Food, Inc. (2009)

There are no seasons in the American supermarket. Now there are tomatoes all year round, grown halfway around the world, picked when it was green, and ripened with ethylene gas. Although it looks like a tomato, it’s kind of a notional tomato. I mean, it’s the idea of a tomato.

— Michael Pollan

Food, Inc. is another documentary that flew under the radar to general audiences. I have heard about this movie before it was nominated for Best Documentary Feature. Numerous podcasts were talking about that when you see this movie, it would make you a vegetarian. While this film didn’t make me a vegetarian, it made me sad for the fried chicken that I had for dinner that night.

Director Robert Kenner delves into world that Americans don’t know about the food that they have been ordering in fast food restaurants across their country. Where does the meat in those Big Macs or Chicken Club Sandwiches come from? This documentary sheds light on the notion that we think that when we goes to grocery stores there is a lot of varieties on the shelves. The truth is that four companies control almost of all of the meat that is served to Americans everyday.

Corporations like Tyson are placing growth hormones in feed to make chickens grow rapidly. The chickens’ bones cannot support the weight of their ever changing bodies. The beef industry has a huge slaughterhouses that are force feeding cows to eat corn so they could grown big and fat to be slaughtered. The problem is with these huge slaughterhouses is cows are cannot digest the corn in their four stomachs, they stand in their own shit, when they are slaughtered nobody is testing for any contamination.

You think that the FDA or the USDA would step in to regulate the food industry? Wrong. The corporations are trying to force the feds out of their plants. They are turning to high tech solutions to try to solve the country’s problem. There is still leaks in the system where the Mad Cow’s Disease was found in tainted meat, the E.Coli scares in the past couple of years in ground beef and spinach or the salmonella poisoning in peanut butter.

The companies are buying independent farmers to work for them by forcing them into massive debt to upgrade their chicken coops or the way their crops are utilized. The ways that corporate products like soda, hamburgers, etc are cheap and fresh vegetables are expensive. The average American family has to go to the drive thru than buy fresh vegetables, because it’s cheaper. The chemicals in the food are focusing the obesity epidemic and are leading the diabetes in most people.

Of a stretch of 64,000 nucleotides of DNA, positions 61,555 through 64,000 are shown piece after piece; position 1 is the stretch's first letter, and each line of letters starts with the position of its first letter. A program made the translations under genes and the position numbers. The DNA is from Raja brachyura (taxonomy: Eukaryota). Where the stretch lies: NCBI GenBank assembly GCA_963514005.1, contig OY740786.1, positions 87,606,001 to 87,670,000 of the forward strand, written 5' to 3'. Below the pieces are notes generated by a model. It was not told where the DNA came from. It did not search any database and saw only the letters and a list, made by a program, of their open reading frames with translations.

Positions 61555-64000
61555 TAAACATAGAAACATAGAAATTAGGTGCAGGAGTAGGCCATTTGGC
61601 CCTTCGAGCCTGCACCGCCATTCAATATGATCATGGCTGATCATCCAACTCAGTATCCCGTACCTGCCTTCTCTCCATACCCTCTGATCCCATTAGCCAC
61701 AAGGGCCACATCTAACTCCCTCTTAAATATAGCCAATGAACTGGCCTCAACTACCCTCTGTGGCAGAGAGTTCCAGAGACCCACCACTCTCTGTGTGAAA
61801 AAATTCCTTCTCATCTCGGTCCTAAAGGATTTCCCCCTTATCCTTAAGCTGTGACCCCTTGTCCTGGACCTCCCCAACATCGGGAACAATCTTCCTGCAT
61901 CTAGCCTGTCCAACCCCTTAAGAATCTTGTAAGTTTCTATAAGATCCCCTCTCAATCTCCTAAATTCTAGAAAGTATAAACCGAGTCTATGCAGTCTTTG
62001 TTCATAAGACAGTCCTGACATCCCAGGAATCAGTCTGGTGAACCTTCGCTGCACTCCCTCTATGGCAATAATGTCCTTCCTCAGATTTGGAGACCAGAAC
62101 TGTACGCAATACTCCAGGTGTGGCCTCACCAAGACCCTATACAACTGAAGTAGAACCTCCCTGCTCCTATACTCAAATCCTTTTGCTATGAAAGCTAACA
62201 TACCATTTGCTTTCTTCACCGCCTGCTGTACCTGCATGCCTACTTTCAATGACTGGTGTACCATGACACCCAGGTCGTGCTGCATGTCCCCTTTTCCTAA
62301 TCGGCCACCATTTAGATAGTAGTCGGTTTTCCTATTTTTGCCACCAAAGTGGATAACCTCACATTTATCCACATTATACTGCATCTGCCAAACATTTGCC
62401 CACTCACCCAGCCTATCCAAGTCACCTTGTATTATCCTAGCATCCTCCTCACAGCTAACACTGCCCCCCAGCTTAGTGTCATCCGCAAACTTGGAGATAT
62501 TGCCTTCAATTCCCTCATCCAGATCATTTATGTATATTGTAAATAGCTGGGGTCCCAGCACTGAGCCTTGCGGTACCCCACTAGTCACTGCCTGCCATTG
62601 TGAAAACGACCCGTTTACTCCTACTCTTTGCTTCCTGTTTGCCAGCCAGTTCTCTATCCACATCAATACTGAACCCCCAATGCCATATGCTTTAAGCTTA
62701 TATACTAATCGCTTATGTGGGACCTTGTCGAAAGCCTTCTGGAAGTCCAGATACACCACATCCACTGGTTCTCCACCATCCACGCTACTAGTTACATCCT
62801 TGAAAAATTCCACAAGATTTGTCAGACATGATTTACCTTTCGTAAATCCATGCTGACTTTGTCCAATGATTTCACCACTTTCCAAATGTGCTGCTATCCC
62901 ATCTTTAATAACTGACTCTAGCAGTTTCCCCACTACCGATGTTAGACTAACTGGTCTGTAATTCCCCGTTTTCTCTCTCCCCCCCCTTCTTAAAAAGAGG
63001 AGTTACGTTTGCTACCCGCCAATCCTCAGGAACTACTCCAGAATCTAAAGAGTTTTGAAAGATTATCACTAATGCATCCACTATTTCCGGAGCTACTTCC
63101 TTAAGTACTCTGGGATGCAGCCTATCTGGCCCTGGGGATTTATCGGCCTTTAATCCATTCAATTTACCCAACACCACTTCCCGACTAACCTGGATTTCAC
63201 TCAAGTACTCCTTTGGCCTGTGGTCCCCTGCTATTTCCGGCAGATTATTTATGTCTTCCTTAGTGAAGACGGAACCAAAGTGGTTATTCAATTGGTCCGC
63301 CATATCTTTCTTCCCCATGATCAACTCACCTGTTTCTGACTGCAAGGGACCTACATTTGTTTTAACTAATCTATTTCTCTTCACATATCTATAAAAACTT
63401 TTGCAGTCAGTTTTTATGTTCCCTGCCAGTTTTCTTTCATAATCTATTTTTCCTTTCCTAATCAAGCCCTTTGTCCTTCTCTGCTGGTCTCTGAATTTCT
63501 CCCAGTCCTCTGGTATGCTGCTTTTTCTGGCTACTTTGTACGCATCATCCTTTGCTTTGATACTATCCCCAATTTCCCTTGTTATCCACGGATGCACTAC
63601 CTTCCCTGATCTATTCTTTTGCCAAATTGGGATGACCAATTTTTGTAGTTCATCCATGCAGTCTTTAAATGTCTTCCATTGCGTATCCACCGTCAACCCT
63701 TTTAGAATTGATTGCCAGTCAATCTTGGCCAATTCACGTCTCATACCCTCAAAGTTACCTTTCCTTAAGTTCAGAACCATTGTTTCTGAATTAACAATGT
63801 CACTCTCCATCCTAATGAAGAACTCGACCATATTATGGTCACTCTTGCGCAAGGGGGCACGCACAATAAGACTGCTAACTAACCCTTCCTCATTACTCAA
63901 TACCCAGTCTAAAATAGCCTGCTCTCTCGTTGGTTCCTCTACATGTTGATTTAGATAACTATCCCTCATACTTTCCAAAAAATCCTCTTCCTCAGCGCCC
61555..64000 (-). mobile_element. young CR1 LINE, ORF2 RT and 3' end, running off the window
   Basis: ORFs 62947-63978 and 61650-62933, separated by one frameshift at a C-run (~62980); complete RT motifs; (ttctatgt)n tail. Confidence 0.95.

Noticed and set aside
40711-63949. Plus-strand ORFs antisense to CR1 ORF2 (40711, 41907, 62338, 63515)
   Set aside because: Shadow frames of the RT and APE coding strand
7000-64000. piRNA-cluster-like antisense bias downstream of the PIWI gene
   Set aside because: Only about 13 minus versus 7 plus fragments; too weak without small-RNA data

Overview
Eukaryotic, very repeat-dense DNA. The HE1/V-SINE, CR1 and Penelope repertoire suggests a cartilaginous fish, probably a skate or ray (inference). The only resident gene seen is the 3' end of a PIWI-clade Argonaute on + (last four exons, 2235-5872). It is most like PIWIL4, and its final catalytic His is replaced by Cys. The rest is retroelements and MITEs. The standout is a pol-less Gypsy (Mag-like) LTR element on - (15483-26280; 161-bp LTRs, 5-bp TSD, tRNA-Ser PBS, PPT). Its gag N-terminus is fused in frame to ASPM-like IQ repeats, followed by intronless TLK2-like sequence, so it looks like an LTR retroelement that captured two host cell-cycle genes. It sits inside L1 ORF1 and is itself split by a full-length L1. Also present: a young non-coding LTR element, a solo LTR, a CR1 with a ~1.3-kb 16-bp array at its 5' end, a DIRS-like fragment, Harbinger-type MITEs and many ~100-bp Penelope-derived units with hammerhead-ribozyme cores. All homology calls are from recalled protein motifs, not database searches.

This movie is a call to action for farmer to stand up to the corporate greed, to go to the farmer’s markets for organic foods. Personally for me, I understood for a long time that there were growth hormones in meat, genetic modified crops, pesticides and all that. I am not one of those people that eat a lot of vegetables. I’m a carnivore. Do I wish I changed my eating habits? Of course. I think that Americans are complacent about the way things are going that nobody is realizing that the corporate chokehold is killing us with the infrequent inspections of products or putting ammonia in the meat to “kill the E.Coli” in it.

Judgment: This movie will make you think about the monopolizing of how the food supply is being handled.

Rating: ****1/2


About Branden

Branden: I am just your average movie nut that reviews films. Gives his take on pop culture and Hollywood happenings. Dreams to have his own thriving website and make a living doing what he is passionate about.

Posted on February 19, 2010, in 2009, Academy Award Nominee, Documentary and tagged , , , , , , , . Bookmark the permalink. 7 Comments.

  1. mcarteratthemovies

    So does this movie answer the age-old question? Do happy cows REALLY come from California?

    • If they are from a corporate controlled one, NO. A small farm cow, a resounding YES.

      This movie is for vegetarians, PeTA and small farmers to be heard.

  2. Great documentary that any American should watch. Disgusting meat fillers, inhumane treatment of animals, exploitation of cheap illegal labor etc… Cheap food has a costly price. Good review!

  3. I have to say that I can’t really agree here. It was a good movie, but I felt that as a social issues documentary, it lacked the sense of urgency to get me outraged.

    “The Cove,” on the other hand – just wow.

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